It looks to be a virtual meltdown and if you are a teacher that gets to keep their job you feel like you might be staring a nightmare directly in the face. Texas is facing enormous budget cuts and teacher’s jobs are just one of the many things on the line ready to be slashed and burned. I’m hearing stories that classrooms may begin to consist of 50-60 students and while there will be more students per classroom the class time will also be cut and rooms that are already filled to capacity will somehow be cramming even more students into the rooms.
But, the question I keep hearing is…why? Why is Texas being forced to slash the education budget and why is it that the teachers are the one’s being cut? Especially when education, including higher education, takes up more than HALF of the Texas budget?
Of the $80.6 billion in those accounts in the current budget, $35.2 billion goes to public education, $13.7 billion goes to higher education and $24.4 billion goes to health and human services.
Is it really that we don’t have enough money- even though we have nationally increased spending on education from just over $2,000 a year per student over the last few decades to over $11,567 (2008-2009) a year per student? In fact, if Texas’ 1,035 school districts were a single company, it would be the fifth largest employer… in the world! In the last decade, total spending rose nearly five times as fast as enrollment. Where is all of this money going and why don’t we have enough to keep and pay our teachers?
Facing an unprecedented budget shortfall, some lawmakers are questioning whether public schools spend too much on administration — or, more specifically, administrator pay. Atop that list are Texas’ superintendents, the chief executives at more than 1,000 districts statewide.
These officials are paid on average about $108,000 a year, according to the Texas Education Agency‘s list of salaries from the 2010-2011 academic year. But at least two dozen are paid more than $250,000, and not all run the largest districts. More than 50 school districts have more students than Beaumont Independent School District, for example, but its superintendent, Carrol Thomas, makes the most: $346,000.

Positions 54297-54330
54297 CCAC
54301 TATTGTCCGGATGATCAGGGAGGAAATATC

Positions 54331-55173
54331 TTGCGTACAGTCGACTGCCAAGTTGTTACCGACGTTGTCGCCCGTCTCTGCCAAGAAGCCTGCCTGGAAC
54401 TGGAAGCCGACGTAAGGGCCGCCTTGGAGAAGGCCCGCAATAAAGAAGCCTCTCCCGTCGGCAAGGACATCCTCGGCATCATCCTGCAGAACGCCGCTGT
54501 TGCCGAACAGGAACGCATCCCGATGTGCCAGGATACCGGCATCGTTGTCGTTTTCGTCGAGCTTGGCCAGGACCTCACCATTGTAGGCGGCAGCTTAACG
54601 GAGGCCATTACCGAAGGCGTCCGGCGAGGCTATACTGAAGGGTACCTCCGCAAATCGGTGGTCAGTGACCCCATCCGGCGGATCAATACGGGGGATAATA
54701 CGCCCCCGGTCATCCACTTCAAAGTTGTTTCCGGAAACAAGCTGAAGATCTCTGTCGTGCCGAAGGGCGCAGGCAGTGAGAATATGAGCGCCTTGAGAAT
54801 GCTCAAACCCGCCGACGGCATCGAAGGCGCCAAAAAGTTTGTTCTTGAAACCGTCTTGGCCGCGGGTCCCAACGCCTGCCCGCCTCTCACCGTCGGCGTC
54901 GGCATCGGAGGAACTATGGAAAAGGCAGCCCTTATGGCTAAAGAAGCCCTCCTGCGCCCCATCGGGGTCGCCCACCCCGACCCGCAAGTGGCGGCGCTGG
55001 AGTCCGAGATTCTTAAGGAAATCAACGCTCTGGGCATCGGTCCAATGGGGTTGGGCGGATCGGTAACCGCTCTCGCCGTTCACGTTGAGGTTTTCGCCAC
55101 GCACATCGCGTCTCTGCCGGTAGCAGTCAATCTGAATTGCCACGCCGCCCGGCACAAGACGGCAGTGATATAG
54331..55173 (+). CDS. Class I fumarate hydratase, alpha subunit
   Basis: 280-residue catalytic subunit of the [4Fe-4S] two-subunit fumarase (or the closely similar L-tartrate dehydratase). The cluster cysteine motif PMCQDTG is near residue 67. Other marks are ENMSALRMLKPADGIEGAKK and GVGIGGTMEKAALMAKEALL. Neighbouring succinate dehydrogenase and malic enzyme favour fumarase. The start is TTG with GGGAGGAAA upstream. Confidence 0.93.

Unfortunately, while the entitlement mentality is rampant among administration in various school districts, the problems go even further as exposed by Felicia Cravens of HTPS.
THIS FILE shows a comparison of twelve districts in the state of Texas and two local charter schools in the Houston area. When you look at it, you see some disturbing trends:
- KIPP Charter school has 1000 more students than the Fredericksburgh district but employs about the same number of teachers.
- KIPP also has higher student/teacher ratios, so that isn’t as important to learning as it would appear
- It isn’t just KIPP; both charter schools have very high student/staff and student/teacher ratios.
- KIPP has the lowest paid superintendent in the spreadsheet.
- Beaumont has the highest paid superintendent in the state.
- Beaumont and Houston lost students, lost teachers and added staff. Teachers are less than half the total staff now. Why are there more non-teachers than teachers employed by a school district?
What districts also don’t tell you is that when they incur bond debts for building, the money to pay the maintenance on those buildings doesn’t come out of the bond funds. It comes out of the same funds that are used to pay teacher salaries. Build too many buildings and there won’t be enough funding to pay the teachers that are supposed to teach there. That’s the real threat to teaching jobs; districts with huge appetites for building monuments to their administration, and districts that employ unsustainably top-heavy administrations.
Unfortunately, it doesn’t stop there. The problems continue to grow and a stunningly large source of our shortfall can be found right within most school administrations. A little known fact is that only half of our public school employees are actually teachers! In 1975, we had 2.5 teachers for every 1 non-teacher. But, as always with bureaucracies…they always grow and become bloated and eventually unsustainable. Today, the ratio has changed to a 1:1 ratio…1 teacher and 1 administrative job. But, why? Why do we need so many administrative jobs within the districts?
Since 2004, the number of kids in public schools has increased 7%; however, the number of support and administrative personnel has jumped to 20%. If we could manage to trim those numbers and reduce the number to a 3-teacher: 2-non-teacher ratio Texas would save more than $3.25 billion!
With these obvious problems, why is Texas firing their teachers as their first option? Teachers and parents have a right to be up in arms over this fact. None of us want our children to get lost in the sea of children that aren’t getting the time and attention that they deserve and that our taxes are paying for. If things get bad I have no problem pulling my kids out and putting them into a private education. However, not everybody has that option and the anxiety that they are feeling over this is very real.
Texas is right to balance this budget and to do so without raising our taxes or pulling from the “rainy day fund.” They have a sufficient amount of money already being collected from the taxpayer and should not be coming back to us with their hands extended for even more. Instead, they need to be held accountable to cut the spending- but they need to change course and start cutting the unnecessary and obvious fat and waste within the districts. Until that has been done and all of the many other options have been completely exhausted and drained, they need to stay out of the classrooms!